Dam viewed from above

Rediscovering the Water-Food-Energy Nexus

A few months ago, I presented the findings of a new book, The Water-Food-Energy Nexus: Power, Politics and Justice, to an International Water Association conference on the same topic at Salerno. To my great surprise, I was the only social scientist out of 200 participants. Nexus approaches help to bridge the separate domains of water,…

water pipe

Water crisis’ disproportionate toll on women can no longer be ignored

STEPS member Lyla Mehta has written an article with Ria Basu for the Indian magazine Firstpost about the impacts of ‘water crisis’ on women. Often, access to water is about power and social relations, not just physical scarcity. For most of us, accessing water is as simple as turning the taps on in our kitchens…

Farmers with irrigation channels

Irrigating Africa: can small-scale farmers lead the way?

by Ian Scoones, Felix Murimbarimba and Jacob Mahenehene We often hear that irrigation in Africa is too limited, and that the key to a “green revolution” on the continent is to expand to levels seen in Asia. But what if there is much more small-scale, informal irrigation in Africa than we thought? Could this be…

Creating bridges in Xochimilco through the “Pathways to Sustainability Game”

By Beatriz Ruizpalacios, Lakshmi Charli-Joseph, Hallie Eakin, J. Mario Siqueiros-García, Rebecca Shelton, Pathways Network The urban wetland in Xochimilco, Mexico City, and the traditional agricultural areas within it, are undergoing rapid change and degradation, driven in part by the lack of regulation of urban growth near and within the wetland ecosystem. Strategizing on the best…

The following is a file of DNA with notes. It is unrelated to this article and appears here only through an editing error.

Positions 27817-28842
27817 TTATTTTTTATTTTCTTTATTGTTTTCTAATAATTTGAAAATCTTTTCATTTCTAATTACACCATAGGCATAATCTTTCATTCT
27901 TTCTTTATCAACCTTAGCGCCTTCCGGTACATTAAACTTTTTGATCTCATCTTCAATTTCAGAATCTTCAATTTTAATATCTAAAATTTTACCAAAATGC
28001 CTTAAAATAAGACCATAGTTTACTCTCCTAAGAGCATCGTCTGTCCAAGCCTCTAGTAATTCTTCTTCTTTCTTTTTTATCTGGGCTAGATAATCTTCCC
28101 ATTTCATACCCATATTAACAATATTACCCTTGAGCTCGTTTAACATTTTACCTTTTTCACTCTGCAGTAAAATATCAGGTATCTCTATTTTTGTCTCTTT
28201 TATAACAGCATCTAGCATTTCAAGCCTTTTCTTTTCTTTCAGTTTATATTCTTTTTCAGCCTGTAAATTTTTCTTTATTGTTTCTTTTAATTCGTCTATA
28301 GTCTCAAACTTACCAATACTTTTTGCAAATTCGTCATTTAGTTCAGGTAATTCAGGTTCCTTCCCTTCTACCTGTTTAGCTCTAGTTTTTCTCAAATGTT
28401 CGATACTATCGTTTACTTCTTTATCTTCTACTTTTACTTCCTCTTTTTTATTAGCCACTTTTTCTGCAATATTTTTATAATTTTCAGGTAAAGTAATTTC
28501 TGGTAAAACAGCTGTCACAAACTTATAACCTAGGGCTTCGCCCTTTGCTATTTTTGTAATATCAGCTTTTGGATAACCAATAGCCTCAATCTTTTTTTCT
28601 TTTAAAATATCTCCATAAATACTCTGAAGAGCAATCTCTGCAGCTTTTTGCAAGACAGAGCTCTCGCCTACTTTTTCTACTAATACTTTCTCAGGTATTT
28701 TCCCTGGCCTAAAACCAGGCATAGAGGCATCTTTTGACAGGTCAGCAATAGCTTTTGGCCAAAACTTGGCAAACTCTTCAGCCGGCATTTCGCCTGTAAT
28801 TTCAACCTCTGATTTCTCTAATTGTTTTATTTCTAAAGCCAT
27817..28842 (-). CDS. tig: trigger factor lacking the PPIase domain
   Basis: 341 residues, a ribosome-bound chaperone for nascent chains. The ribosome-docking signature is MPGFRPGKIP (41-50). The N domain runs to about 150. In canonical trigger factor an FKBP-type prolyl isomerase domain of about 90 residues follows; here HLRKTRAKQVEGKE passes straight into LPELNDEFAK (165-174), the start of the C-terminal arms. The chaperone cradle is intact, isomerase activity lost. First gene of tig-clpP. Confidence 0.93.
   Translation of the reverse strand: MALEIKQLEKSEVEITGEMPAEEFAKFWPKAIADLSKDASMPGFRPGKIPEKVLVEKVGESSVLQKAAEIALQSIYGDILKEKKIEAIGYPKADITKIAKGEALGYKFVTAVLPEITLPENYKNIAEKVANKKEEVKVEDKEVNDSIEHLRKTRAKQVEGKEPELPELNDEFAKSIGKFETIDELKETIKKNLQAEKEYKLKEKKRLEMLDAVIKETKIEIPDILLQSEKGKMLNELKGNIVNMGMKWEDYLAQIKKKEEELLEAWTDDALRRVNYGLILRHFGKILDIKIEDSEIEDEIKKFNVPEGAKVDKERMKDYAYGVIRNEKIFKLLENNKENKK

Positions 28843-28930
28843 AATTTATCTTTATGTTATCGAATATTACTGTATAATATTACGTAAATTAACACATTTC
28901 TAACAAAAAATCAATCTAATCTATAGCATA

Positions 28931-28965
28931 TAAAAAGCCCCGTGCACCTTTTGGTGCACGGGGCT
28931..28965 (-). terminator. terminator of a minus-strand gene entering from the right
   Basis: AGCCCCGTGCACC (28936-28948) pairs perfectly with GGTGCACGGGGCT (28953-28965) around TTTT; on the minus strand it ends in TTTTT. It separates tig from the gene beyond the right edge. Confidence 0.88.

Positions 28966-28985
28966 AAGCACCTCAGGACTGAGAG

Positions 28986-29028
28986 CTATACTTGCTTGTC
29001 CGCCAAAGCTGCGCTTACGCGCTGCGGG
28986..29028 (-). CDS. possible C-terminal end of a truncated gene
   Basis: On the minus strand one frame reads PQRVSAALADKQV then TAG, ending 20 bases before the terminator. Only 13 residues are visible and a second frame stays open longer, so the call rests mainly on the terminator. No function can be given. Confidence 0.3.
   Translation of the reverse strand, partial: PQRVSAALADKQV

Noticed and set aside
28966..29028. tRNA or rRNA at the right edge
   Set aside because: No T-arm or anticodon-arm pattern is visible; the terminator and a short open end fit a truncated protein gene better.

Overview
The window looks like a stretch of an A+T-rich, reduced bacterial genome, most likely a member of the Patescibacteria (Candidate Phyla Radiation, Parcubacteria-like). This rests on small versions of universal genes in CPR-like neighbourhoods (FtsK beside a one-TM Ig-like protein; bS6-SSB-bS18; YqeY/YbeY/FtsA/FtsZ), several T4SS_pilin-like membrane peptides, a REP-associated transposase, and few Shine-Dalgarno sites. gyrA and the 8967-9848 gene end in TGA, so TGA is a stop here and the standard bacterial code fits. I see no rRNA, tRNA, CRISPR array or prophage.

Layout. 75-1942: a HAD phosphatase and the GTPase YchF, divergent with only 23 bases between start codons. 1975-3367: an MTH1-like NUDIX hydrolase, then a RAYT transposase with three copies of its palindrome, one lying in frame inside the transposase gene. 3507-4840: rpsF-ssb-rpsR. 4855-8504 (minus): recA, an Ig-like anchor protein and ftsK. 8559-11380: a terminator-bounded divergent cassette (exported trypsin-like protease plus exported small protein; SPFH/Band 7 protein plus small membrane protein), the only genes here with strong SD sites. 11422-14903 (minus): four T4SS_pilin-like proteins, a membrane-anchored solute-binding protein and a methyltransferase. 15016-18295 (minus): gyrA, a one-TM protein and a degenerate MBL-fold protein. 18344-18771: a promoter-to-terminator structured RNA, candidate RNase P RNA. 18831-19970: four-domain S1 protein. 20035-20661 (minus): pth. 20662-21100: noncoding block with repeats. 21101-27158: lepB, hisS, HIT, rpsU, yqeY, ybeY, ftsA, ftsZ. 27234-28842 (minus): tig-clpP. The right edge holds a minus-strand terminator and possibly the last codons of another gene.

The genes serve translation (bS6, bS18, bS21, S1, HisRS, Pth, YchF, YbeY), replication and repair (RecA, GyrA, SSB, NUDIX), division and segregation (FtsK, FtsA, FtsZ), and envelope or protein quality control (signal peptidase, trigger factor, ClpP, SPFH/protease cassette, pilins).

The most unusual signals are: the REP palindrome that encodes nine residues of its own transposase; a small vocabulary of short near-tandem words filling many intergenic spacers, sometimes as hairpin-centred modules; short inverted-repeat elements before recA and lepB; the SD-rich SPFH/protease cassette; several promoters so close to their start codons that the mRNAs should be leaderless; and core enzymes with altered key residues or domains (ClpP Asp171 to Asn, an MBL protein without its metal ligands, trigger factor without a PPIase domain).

Gurgaon skyline with skyscrapers and construction

The Power of a T-Lab: Sharing lessons on water and justice in Gurgaon, India

by Dinesh Abrol, Pravin Kushwaha and Bikramaditya K. Choudhary, South Asia Sustainability Hub & Knowledge Network. As big cities change rapidly, people moving into them can struggle for access to basic services like clean water and sanitation. One such city is Gurgaon, a secondary city that’s experienced rapid urban transition over the last two decades….

Green fields with grazing animals

In South Africa’s land reform, class matters

In South Africa’s former ‘homelands’ the government is trying to ‘revive’ agriculture. These areas are a legacy of the 1913 and 1936 land acts, which reserved only 13% of the land for black South Africans, and where most victims of forced removals were relocated. One of the pillars of the government’s strategy is to support…

Boundary object

How rethinking local people’s agency could help navigate Xochimilco’s troubled waters

Xochimilco, Mexico City is the last remnant of the complex lacustrine system of wetlands that was the basis for agriculture and livelihoods (the chinampa system) in pre-Columbian times. However, the water is no longer provided by natural springs, but is reliant on the discharge of treated wastewater from the neighboring, densely populated and impoverished borough…

water pipe

Just another drop in the bucket on World Water Day?

Each year, the United Nations uses World Water Day as an opportunity to raise awareness and demand action around the global water crisis. Each year, there is a theme. This year’s theme is wastewater, framed as a ‘grossly undervalued as a potentially affordable and sustainable source of water, energy, nutrients and other recoverable materials’ (pdf)….

City street

How understanding politics and science can help create resilient cities

A new article in Proceedings of the National Academy of Sciences (PNAS) explores how urban resilience can be strengthened by considering social and political norms, values and behaviours alongside engineering and environmental science approaches. The article, Urban resilience efforts must consider social and political forces, is written by colleagues at Arizona State University and UNAM…

water in mozambique

From remunicipalisation to reprivatisation of water? The case of Mozambique

After widespread privatisation in the 1980s, 1990s and 2000s, many water services around the world began to be transferred back into public control. This ‘remunicipalisation’ has been welcomed by the Transnational Institute and like-minded organisations, who suggest that ‘remunicipalisation is here to stay’ (Lobina et al., 2014). While I am sympathetic to this work on…